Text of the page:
Subtraction on an Empty Number Line

- To subtract using the empty number line method, first draw a blank number line.
- Mark the largest number on the right of the number line.
- 84 is the number we are subtracting from so we write this first.
- The number we are subtracting is broken down into its tens and ones.
- 31 has 3 tens and 1 one.
- We subtract the tens first, in this case we make 3 subtractions in jumps of 10.
- 10 is easy to subtract because the ones digit remains the same but we decrease the tens digit by 1.
- 84 – 10 = 74, 74 – 10 = 64 and then 64 – 10 = 54.
- We now show the subtraction of the 1 unit with a smaller jump.
- 54 – 1 = 53
- This jump strategy is used to break down an subtraction and show the process visually.

**Mark the number being subtracted from on the right of a number line.****
Make jumps in tens and then ones to break down the subtraction.**

## What is the Empty Number Line Strategy?

**The empty number line strategy is a method which shows an addition or subtraction visually, using jumps in tens or ones.
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**
The empty number line strategy is also known as the jump strategy, open number line or blank number line strategy. The empty number line strategy is useful because it helps people to visualise the size of each number in the different stages in their calculation.**

In this lesson we will use the empty number line strategy for subtraction.

Here is an example of a 2-digit subtraction using a number line.

We have 56 – 11.

The number line is important in breaking down the subtraction and showing the relative size of each number.

We need to subtract 11 so we break it down into 10 and 1.

We subtract the ten and then the one separately.

Write the values after each subtraction on the number line. This helps to keep a running record of the calculation. The numbers written help us to visualise the size of each number and improves our ability to estimate and check our work.

Here is another example of using the blank number line method.

We have 84 – 31.

Subtraction on a number line can be performed in several ways. There is no one correct way to break the subtraction down.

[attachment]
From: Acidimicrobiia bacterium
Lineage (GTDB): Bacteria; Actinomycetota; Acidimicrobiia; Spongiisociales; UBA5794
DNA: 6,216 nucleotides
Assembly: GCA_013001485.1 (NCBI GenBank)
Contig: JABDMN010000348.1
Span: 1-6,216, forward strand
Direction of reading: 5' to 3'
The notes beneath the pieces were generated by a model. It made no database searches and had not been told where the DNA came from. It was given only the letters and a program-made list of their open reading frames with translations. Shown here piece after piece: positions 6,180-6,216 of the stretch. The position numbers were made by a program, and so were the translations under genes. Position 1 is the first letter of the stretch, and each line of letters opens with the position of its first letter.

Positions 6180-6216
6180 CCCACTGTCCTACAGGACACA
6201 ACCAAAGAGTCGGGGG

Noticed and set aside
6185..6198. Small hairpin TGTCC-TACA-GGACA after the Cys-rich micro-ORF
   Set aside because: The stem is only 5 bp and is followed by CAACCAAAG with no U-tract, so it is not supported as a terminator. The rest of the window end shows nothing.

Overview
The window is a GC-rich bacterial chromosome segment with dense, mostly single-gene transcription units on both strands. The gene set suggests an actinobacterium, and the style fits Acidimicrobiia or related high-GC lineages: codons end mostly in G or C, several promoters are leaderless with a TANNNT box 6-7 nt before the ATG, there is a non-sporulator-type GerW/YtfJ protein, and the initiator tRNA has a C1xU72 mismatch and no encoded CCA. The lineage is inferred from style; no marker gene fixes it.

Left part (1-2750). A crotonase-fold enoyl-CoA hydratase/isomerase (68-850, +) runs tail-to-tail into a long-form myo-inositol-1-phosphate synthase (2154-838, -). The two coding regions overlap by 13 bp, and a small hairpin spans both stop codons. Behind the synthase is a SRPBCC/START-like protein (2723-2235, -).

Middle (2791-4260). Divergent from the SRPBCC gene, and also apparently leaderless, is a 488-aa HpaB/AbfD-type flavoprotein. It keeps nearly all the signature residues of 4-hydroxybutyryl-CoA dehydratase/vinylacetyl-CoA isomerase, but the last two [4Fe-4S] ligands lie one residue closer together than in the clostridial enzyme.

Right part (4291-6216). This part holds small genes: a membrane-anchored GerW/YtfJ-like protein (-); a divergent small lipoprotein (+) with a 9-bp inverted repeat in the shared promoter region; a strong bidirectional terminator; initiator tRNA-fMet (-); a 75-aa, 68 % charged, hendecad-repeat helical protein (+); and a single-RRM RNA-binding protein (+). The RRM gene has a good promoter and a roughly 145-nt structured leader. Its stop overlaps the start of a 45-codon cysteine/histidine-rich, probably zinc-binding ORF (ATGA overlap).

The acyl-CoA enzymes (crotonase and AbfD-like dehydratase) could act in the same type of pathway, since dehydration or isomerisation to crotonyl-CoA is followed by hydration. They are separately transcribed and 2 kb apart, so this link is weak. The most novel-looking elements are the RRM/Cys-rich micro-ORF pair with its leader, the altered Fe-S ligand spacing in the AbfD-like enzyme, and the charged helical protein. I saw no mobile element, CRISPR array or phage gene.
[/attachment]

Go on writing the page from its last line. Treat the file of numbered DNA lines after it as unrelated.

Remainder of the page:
When first teaching subtraction on a number line, it is useful to break the subtraction down into tens and ones.

We can break this subtraction of 31 into 3 tens and 1 one.

Here we subtract 10 three times.

We then subtract the one.

When teaching subtraction on a number line, it is easier to subtract smaller numbers. Subtracting 10 is easy as it is just the tens digit that decreases by 1. Subtracting 1 is also easy.

Whilst the subtractions are easy, 4 jumps were needed to subtract 31.

As we progress with the method, we can use fewer and fewer jumps.

A common strategy is to break the subtraction down into multiples of 10 and 1.

31 is made of 3 tens and 1 one.

We could have done the subtraction by taking away 30 and then taking away 1.

We can see that this is a different way of using the empty number line strategy. Fewer jumps were used but the final answer is the same.

## Subtraction using a Number Line

**To subtract using a number line, use the following steps:
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**
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**Draw a blank number line with no numbers written.****
**- Write the number you are subtracting from on the right hand side of this line.
- Read the digit in the tens column of the number being subtracted.
- Subtract this digit from the tens digit of your original number.
- Draw an arrow jump left going from the original number to this answer.
- Read the digit in the ones column of the number being subtracted.
- Subtract this digit from the ones digit of the previous answer.
- Draw an arrow jump left from the previous answer to this new answer.

Here is an example of subtracting a 2-digit number using an open number line.

We have 97 – 64.

The first step is to draw the blank number line.

The second step is to mark the number we are subtracting from on the right hand side. We mark 97.

The third step is to read the tens digit of 64, which is 6. We will subtract 6 tens.

The fourth step is to subtract the 6 from the tens digit of 97.

9 – 6 = 3 and so, 97 – 60 = 37.

The fifth step is to draw this subtraction on the number line using a jump.

The sixth step is to read the ones digit of 64, which is 4.

The seventh step is to subtract this digit from the ones digit of 37.

7 – 4 = 3 and so, 37 – 4 = 33.

Here is another example of working out a 2-digit subtraction on a number line using the jump strategy.

We have 82 – 54.

We can show the subtraction of the tens digit with one jump.

8 – 5 is 3 and so, 82 – 50 = 32.

In this example we can see that if we went to subtract the 4 in one go, it can be a little difficult for some students.

This is because 4 is larger than 2 and subtracting 4 from 32 involves crossing the tens barrier at 30.

It may be easier to subtract the 4 from 32 in 4 separate jumps of 1.

32 – 4 = 28 and so, 82 – 54 = 28.